The fact is that while social media has opened up a new world of possibilities, many marketers are still chasing quick-fix, ego-driven campaigns.
Experimentation is to be expected with any new technology or medium in which businesses can engage consumers; however, we’re now at a point where we’ve had enough experimentation for some simple truths to be realized.
- The biggest online community or social graph does not win.
- Social media is not a magic bullet for small or large businesses. It will not guarantee success.
- Social media cannot be run as a standalone initiative. It must be fully integrated into the overall operations of the business and linked to customer lifetime value.
- Engaging “social media influencers” who have tens of thousands of followers does not guarantee long-term business value – or short term sales, for that matter.
- Social media marketing is not free; the opposite is true in fact. The volume of people generating content across an unlimited number of networks through an ever-growing list of devices means that consumer insights and value driven from these channels are faulty, time-consuming, and costly.
Should We Stop Marketing In Social?
The obvious next question is: “Does this mean we should stop investing in social media marketing?” The answer is no.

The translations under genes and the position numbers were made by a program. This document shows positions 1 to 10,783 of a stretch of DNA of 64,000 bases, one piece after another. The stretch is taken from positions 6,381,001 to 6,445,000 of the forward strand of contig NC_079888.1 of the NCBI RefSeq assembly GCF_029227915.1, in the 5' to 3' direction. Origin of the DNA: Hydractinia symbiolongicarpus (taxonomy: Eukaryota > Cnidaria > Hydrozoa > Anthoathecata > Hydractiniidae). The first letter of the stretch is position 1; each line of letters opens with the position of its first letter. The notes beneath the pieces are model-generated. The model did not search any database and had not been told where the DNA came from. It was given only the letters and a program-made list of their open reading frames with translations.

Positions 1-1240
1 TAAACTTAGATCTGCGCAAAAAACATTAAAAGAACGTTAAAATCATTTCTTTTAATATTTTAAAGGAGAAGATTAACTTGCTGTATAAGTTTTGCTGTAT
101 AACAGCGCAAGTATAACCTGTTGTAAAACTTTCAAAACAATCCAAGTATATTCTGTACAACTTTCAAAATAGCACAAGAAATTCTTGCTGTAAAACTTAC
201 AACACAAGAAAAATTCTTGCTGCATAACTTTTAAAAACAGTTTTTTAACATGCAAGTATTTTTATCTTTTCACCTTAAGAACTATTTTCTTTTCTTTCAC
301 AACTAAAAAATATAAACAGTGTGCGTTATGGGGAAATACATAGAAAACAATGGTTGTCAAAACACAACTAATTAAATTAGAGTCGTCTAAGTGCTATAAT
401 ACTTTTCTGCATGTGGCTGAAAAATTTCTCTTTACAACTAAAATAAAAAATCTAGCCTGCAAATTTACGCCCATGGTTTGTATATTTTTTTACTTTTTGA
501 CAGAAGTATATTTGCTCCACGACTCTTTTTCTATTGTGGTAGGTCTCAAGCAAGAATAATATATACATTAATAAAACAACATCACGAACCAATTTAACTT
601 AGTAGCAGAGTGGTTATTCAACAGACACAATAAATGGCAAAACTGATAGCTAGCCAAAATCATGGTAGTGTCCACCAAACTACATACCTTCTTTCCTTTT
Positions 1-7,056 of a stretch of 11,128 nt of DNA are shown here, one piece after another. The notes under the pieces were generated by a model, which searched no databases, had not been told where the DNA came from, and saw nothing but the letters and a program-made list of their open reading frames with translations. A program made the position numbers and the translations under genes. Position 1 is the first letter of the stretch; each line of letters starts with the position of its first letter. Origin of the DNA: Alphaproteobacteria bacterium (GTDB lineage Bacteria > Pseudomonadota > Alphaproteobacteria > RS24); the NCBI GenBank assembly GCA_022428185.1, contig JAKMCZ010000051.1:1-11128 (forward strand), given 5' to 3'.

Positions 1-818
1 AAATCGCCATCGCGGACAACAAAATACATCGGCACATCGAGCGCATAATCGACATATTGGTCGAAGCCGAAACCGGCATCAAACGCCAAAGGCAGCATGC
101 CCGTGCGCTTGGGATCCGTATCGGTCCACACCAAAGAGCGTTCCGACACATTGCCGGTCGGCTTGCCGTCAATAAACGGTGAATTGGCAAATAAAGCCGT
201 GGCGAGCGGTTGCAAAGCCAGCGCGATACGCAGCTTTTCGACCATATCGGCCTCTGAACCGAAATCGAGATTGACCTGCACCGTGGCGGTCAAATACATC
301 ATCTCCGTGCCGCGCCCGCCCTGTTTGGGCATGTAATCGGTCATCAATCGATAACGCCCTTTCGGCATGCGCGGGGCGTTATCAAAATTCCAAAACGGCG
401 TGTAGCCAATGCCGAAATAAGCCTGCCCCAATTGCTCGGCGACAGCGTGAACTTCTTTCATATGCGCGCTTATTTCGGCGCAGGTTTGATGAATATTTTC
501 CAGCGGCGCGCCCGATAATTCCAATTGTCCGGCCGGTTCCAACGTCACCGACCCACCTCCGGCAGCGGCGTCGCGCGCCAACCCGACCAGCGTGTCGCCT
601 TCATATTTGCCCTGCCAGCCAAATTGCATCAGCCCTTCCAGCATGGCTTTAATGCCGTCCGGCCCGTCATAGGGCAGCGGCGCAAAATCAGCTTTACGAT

Social media is not a panacea for marketers seeking to improve their business’s fortunes; however there is value there.
What’s required is an adjustment in how we look at the vastness of social media. Instead of spreading audience and conversations across every new online platform that emerges, consider focusing on just one or two that can be marketed – and managed – well. Instead of relying on third party social networks to host (and own) your brand-consumer conversations, build stronger communities on owned-properties like your corporate blog or dedicated communities like the ones available from TicTalking Communities.
Build, own, and manage conversations with qualified prospects, customers, and advocates that can be more easily analyzed and converted to true business value. It’s not rocket science. In fact, it’s just plain old marketing…you know, the kind we practiced before social media.
Has the value of social media marketing truly been realized by businesses today?
Feed Your Community, Not Your Ego